You have to be committed to push a stroller along a rocky mountain trail for two miles up and down a small canyon, while wearing flip-flops. Or maybe you just need to be committed.
The trail began as a three-foot-wide pathway made of packed decomposed granite and turned to asphalt for a short distance. As we ventured further into Sequoia National Park’s Giant Forest, however, the trail turned to dirt and quickly narrowed to the width of a footpath. It led through some dense underbrush, which appeared impassable with the stroller. We had apparently reached the terminus of our great adventure just a few yards beyond the paved walkway.
I considered our limited options for a moment before deciding to ditch the stroller. We’d march ahead, and when the time came, I’d carry Little Ms. E on my shoulders for a bit. But immediately after walking through the narrow brushy section the trail opened up. I had her wait while I went to get the stroller and I tossed our water bottle on the ground near her as I turned back.
With Little Ms. E back in the saddle we were rolling again. I forced the stroller across off camber sections leaning over steep slopes, pressing it against the hillside and fighting the pull of gravity, and I pushed it up and over and over and down bouldery step-like sections, and rammed it through several narrow brushy spots barely wide enough to pass through. We made good use of the stroller’s five point harness and its rear suspension.
In one part, where the trail passed between two trees, we had to push our way up the bank a few feet through the twigs and needles and around one tree and back down onto the trail. In another part, squeezing between a tree and a granite outcrop, I had to fold the stroller up and carry it through. But that was as rough as it got.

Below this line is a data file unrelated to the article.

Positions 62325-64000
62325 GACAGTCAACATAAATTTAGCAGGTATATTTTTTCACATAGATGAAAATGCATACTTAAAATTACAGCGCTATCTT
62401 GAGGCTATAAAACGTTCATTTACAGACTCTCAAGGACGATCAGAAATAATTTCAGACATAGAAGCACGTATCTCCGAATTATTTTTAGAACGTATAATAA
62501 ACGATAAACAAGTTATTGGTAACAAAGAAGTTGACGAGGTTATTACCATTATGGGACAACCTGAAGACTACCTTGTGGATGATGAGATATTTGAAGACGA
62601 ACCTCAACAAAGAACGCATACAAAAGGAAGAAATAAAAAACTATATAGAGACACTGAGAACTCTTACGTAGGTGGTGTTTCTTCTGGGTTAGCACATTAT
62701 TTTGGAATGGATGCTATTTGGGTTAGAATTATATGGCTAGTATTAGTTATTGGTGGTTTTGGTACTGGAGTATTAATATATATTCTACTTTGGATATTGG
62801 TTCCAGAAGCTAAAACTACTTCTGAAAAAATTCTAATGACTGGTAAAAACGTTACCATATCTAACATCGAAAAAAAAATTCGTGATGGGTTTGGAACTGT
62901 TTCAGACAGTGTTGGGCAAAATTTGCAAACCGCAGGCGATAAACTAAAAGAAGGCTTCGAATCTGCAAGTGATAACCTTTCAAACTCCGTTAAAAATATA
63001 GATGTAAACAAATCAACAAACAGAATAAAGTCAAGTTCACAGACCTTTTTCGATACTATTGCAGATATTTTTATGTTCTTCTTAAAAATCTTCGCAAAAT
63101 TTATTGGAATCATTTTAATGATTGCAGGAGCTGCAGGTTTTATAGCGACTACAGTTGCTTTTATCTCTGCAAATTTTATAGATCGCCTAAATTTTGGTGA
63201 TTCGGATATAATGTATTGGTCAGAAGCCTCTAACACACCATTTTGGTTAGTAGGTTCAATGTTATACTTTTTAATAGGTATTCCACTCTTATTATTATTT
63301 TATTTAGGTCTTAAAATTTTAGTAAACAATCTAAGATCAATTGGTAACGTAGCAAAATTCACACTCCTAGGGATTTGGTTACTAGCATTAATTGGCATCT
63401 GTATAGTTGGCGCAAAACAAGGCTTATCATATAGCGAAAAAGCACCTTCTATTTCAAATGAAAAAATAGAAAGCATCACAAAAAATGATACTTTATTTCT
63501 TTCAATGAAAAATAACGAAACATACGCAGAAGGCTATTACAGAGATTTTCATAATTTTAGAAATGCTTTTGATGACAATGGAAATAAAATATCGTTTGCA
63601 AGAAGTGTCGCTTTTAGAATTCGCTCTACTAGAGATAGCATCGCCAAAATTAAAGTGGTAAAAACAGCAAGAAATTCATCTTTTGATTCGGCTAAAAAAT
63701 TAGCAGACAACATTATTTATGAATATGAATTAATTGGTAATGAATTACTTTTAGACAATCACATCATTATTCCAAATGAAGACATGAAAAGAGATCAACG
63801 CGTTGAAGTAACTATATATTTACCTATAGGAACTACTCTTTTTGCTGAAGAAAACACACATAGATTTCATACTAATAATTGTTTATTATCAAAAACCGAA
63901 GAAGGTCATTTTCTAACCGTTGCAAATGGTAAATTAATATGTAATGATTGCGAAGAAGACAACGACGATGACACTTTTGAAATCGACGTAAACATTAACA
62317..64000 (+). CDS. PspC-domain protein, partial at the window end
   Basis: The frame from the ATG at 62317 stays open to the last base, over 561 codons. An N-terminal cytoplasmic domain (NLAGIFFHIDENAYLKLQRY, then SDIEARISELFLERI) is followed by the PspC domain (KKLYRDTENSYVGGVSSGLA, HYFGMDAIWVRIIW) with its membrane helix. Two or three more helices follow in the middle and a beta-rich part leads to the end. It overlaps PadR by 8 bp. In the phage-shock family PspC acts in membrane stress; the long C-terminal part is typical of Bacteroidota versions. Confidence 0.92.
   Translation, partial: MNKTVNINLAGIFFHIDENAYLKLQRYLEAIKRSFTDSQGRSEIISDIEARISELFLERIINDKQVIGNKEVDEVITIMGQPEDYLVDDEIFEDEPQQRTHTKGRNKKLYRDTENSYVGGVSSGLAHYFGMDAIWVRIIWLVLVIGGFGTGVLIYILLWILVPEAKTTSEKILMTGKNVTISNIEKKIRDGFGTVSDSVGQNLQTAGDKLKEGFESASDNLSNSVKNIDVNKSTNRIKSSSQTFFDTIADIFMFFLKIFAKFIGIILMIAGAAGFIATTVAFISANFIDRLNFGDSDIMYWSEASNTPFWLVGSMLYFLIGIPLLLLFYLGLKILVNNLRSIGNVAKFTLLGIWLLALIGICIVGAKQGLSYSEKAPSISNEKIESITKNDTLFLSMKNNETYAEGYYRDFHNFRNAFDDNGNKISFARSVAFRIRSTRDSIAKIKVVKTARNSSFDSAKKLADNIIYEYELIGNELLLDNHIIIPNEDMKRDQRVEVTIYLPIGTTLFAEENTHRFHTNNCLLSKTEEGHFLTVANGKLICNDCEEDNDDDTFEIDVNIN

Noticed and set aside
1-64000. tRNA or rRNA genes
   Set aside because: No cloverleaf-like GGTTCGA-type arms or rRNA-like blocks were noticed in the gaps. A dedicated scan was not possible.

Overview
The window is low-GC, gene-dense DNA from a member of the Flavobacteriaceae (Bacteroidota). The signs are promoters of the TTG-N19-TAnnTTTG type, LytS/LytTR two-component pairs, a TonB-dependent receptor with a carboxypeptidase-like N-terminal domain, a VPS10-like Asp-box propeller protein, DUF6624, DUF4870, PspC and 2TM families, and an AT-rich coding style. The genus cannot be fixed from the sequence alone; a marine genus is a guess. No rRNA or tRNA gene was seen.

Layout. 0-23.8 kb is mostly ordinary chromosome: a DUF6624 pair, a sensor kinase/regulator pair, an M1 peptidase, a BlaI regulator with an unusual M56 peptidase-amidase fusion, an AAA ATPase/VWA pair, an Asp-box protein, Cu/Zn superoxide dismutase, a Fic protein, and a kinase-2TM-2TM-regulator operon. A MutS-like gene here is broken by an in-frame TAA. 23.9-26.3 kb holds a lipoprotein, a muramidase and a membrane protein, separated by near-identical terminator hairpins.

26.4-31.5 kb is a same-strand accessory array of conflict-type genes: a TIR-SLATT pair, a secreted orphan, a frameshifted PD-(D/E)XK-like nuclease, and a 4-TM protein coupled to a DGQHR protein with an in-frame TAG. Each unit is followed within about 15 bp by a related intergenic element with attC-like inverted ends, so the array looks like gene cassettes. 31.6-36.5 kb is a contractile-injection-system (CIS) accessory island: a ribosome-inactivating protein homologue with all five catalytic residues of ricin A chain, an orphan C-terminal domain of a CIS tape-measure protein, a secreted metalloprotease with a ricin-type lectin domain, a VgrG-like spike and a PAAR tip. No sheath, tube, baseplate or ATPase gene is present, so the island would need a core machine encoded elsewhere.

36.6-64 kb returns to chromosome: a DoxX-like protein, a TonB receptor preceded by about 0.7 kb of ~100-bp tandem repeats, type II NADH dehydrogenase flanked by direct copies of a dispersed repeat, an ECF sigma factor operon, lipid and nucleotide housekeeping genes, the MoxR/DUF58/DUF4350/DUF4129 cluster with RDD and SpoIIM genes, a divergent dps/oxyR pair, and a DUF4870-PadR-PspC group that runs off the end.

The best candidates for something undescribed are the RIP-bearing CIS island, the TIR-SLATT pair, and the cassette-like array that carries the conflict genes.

When we stopped for a break, and I eagerly went for the water, I realized that I’d forgotten to pick up the bottle after getting the stroller. And so we went without a drink for the couple of hours we were out. We passed by several clear flowing streams and I regretted not having my pocket-sized water filter.
As we crested a slope coming out of the canyon we came upon the collection of bedrock mortars we set out to see. The mortars overlooked a brook trickling clear cold water through a crease in the granite-capped mountainside.
As we explored the land surrounding the mortar site two people came walking down the trail. They sauntered by and we exchanged a few friendly words. The lady had seen me taking photos and when she saw a pine cone a moment later she insisted I take a picture of it. The cone was sitting nearly upright with its tip pointing into the air. The lady went on to explain with great enthusiasm that she could tell the pine cone had rooted into the soil because of the way it was sitting. She thought pine cones were actually seeds themselves like a coconut or something.
On our way back down the trail my daughter spotted a marmot. On our way up the trail she had pointed out a bear walking through the woods behind me. I’m typically an observant person and I put a premium on situational awareness, but I’ve apparently got work to do on this front. Nevertheless, I was happy to see Little Ms. E keeping her surroundings in focus.
Going downhill on our way back was considerably easier and quicker, of course. We seemed somewhat far away on the hike up the quiet canyon to the mortars, having left the throngs of tourists behind, but following the quick walk down the mountain it seemed we had hardly gone anywhere. How ever far it may have been, though, it may as well have been another planet for Little Ms. E, who was seeing things for the first time.
The General Sherman giant Sequoia tree is estimated to be 2300 to 2700 years old and is considered to be the largest tree in the world by volume or the largest living thing on Earth.
General Sherman by the tape:
Height above base: 274.9′
Circumference at ground: 102.6′
Maximum diameter at base: 36.5′
Diameter 60 feet above base: 17.5′
Diameter 180 feet above base: 14
Diameter of largest branch: 6.8′